Pat Townsend & Joan Gebhardt


Maybe We Need a New Word?

When asked if they are interested in "quality," businesspeople these days often look almost offended. Either they've already done it, they've always done it, they once hired a TQM consultant to do it for them, or they've now hired an ISO consultant to do it for them. And, while products and services are unquestionably better than they were 10 or 15 years ago, there obviously remains a lot of room for improvement, the kind of improvement that will only happen in the context of a well-defined, wisely initiated and vigorously maintained quality process.

Maybe we need a new word for quality.

The concept of quality is as valid as ever and, when the Asian countries recover sufficiently from their economic woes to try to sell their way to complete health, it may be even more important than in the 1970s and 1980s. And next time, the competition won't come just in manufactured products, but in services as well. Quality will once again be the defining element on the economic battlefield. But too many American businesspeople claim to be tired of the word "quality."

Well, to be honest, not everyone is tired of the word. Advertisers still love it. Consumers still respond to it. Only business managers are tired of the word--middle managers tired of being beaten up with the "quality stick" while still being rewarded under old productivity scales, and senior managers tired of being told to "walk the talk" or "talk the walk."

Ironically, business managers and consumers are overlapping sets of humans. While not all consumers are business managers, virtually all business managers are consumers. And it's a good bet that the same business managers who've failed to attend a single quality team meeting this year are the same consumers who've never missed an opportunity to return an inadequate meal or a piece of shoddy merchandise.

So maybe we need a new word, something other than "quality," that sounds new and energizing. It can't be something with an already spotty track record (e.g., reengineering) or an obvious subset of a well-designed quality process (e.g., statistical process control or communications). The word should already be understood at a gut level by people both in their roles as businesspeople and as consumers.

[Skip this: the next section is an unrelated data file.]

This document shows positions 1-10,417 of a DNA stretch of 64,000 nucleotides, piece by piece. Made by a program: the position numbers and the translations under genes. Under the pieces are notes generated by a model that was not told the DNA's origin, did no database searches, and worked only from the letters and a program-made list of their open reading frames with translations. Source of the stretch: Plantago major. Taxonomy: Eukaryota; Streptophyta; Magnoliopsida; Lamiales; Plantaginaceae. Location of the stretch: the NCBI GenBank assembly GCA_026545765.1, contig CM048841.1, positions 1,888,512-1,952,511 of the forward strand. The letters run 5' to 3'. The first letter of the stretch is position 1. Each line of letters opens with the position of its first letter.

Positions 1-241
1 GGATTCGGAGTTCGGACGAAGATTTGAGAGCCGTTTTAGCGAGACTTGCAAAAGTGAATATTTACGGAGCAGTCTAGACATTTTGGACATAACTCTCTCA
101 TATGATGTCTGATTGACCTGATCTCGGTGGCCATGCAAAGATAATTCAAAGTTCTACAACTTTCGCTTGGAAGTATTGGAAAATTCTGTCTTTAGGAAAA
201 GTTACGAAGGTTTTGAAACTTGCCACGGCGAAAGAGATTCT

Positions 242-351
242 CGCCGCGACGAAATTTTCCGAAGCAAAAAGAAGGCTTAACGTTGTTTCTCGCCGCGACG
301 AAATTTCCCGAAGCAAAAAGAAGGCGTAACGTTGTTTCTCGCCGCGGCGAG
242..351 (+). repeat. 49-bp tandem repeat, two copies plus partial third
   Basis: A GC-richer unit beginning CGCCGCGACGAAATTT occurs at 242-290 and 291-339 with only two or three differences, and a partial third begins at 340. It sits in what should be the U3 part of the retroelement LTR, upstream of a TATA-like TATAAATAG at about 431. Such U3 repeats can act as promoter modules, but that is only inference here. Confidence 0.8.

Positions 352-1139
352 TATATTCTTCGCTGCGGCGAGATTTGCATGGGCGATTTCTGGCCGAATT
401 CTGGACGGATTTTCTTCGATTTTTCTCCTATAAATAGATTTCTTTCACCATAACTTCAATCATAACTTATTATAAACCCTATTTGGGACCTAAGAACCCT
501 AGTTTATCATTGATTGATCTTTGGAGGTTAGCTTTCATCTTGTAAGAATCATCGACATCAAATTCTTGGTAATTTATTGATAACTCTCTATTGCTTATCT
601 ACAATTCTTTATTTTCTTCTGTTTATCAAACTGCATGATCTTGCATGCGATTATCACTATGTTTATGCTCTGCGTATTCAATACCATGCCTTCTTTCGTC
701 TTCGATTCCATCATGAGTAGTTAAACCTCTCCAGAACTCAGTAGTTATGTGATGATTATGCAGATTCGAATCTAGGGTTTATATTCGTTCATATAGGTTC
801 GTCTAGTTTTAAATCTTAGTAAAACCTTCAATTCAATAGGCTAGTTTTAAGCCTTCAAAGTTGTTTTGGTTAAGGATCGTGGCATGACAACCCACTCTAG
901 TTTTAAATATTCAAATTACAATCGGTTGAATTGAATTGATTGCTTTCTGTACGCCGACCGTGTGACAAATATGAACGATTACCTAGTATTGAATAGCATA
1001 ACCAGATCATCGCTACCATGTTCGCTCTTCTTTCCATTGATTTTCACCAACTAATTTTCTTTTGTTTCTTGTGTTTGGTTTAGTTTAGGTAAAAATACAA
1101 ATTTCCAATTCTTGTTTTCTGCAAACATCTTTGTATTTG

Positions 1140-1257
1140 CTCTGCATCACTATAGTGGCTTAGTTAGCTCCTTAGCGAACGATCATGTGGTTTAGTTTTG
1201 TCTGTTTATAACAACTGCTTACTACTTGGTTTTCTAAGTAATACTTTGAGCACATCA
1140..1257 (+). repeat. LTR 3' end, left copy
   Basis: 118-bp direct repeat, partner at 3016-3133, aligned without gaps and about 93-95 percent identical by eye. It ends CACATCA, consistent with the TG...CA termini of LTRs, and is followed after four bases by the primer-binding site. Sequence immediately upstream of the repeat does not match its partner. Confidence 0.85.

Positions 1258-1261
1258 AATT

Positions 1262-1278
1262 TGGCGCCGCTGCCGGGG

Unfortunately, a thesaurus offers little help, with options such as value, worth, caliber, degree of excellence, grade, rank, class and merit. A dictionary provides a few possibilities, but the options lack excitement: character, property and trait. Imagine trying to interest someone in a total trait management process.

Perhaps the approach already taken by many companies is the best: Use a different adjective in front of the word "process," and generally avoid the word "quality" if possible. In other words, instead of a new word, we need a new phrase. Down that path lie "continual improvement process" and combinations including the word "excellence." There is some rough justice there because In Search of Excellence had at least as much to do with launching the American quality revolution as did W. Edwards Deming's Out of the Crisis or Philip Crosby's Quality Is Free.

At the ninth World Congress for Total Quality in Mumbai, India, in early January, Madhav Mehra, the first elected chairman of the World Quality Council, gave "business transformation" as his favorite replacement. He said he was afraid that the word "quality" had become too narrowly defined and that using "business transformation" would again allow such concepts as innovation to be readily accepted--or even expected--component parts of the umbrella term.

All-important is the need to avoid the term total quality management. In fact, perhaps we should treat that phrase, and its snappy acronym TQM, as the scapegoat, heap all of the problems, misconceptions and fallen efforts onto its mythical shoulders, and chase it out of view, to languish among other abandoned concepts.

If we did that, options such as business transformation and complete quality process--with its implication that what has gone before has fallen short in large part because it wasn't "complete"--are open. The acronym CQP isn't too bad; BT probably wouldn't work. The medical option, continual quality improvement (and its acronym, CQI), might work outside the field of medicine but, inside that field, it's often thought of as the equivalent of TQM and has also fallen on doubt-filled times.

How about a hybrid--such as continual excellence? Or complete excellence? Or business excellence transformation?

Suggestions are welcome. Is complete quality process (admittedly our favorite) different enough, while still being descriptive enough of the central idea? Would business transformation be sufficiently inviting, intriguing or descriptive?

Please send your ideas--along with as much explanation as you choose--to us prior to the end of February. If enough folks send in their ideas (either personal preferences or words and phrases currently used by their organizations), we'll use April's column to discuss the options.


About the authors

Pat Townsend and Joan Gebhardt have written more than 200 articles and four books: Commit to Quality (John Wiley & Sons, 1986); Quality in Action: 93 Lessons in Leadership, Participation, and Measurement (John Wiley & Sons, 1992); Five-Star Leadership: The Art and Strategy of Creating Leaders at Every Level (John Wiley & Sons, 1997); and Recognition, Gratitude & Celebration (Crisp Publications, 1997).

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